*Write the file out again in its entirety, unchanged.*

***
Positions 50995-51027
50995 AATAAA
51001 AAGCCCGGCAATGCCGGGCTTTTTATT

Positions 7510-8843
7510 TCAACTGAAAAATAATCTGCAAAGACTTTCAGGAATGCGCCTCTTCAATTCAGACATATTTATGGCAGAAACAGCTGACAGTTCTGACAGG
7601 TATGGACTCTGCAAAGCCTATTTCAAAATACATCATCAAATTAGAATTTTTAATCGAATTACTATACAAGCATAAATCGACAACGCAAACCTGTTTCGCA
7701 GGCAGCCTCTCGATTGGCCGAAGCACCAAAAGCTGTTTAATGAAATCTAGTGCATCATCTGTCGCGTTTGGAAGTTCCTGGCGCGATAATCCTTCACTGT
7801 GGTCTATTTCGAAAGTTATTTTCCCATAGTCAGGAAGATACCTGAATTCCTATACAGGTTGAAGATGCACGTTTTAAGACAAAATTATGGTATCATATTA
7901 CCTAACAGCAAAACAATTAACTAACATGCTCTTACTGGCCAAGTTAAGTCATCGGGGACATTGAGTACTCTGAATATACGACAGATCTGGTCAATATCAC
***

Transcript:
Positions 50995-51027
50995 AATAAA
51001 AAGCCCGGCAATGCCGGGCTTTTTATT

Positions 7510-8843
7510 TCAACTGAAAAATAATCTGCAAAGACTTTCAGGAATGCGCCTCTTCAATTCAGACATATTTATGGCAGAAACAGCTGACAGTTCTGACAGG
7601 TATGGACTCTGCAAAGCCTATTTCAAAATACATCATCAAATTAGAATTTTTAATCGAATTACTATACAAGCATAAATCGACAACGCAAACCTGTTTCGCA
7701 GGCAGCCTCTCGATTGGCCGAAGCACCAAAAGCTGTTTAATGAAATCTAGTGCATCATCTGTCGCGTTTGGAAGTTCCTGGCGCGATAATCCTTCACTGT
7801 GGTCTATTTCGAAAGTTATTTTCCCATAGTCAGGAAGATACCTGAATTCCTATACAGGTTGAAGATGCACGTTTTAAGACAAAATTATGGTATCATATTA
7901 CCTAACAGCAAAACAATTAACTAACATGCTCTTACTGGCCAAGTTAAGTCATCGGGGACATTGAGTACTCTGAATATACGACAGATCTGGTCAATATCAC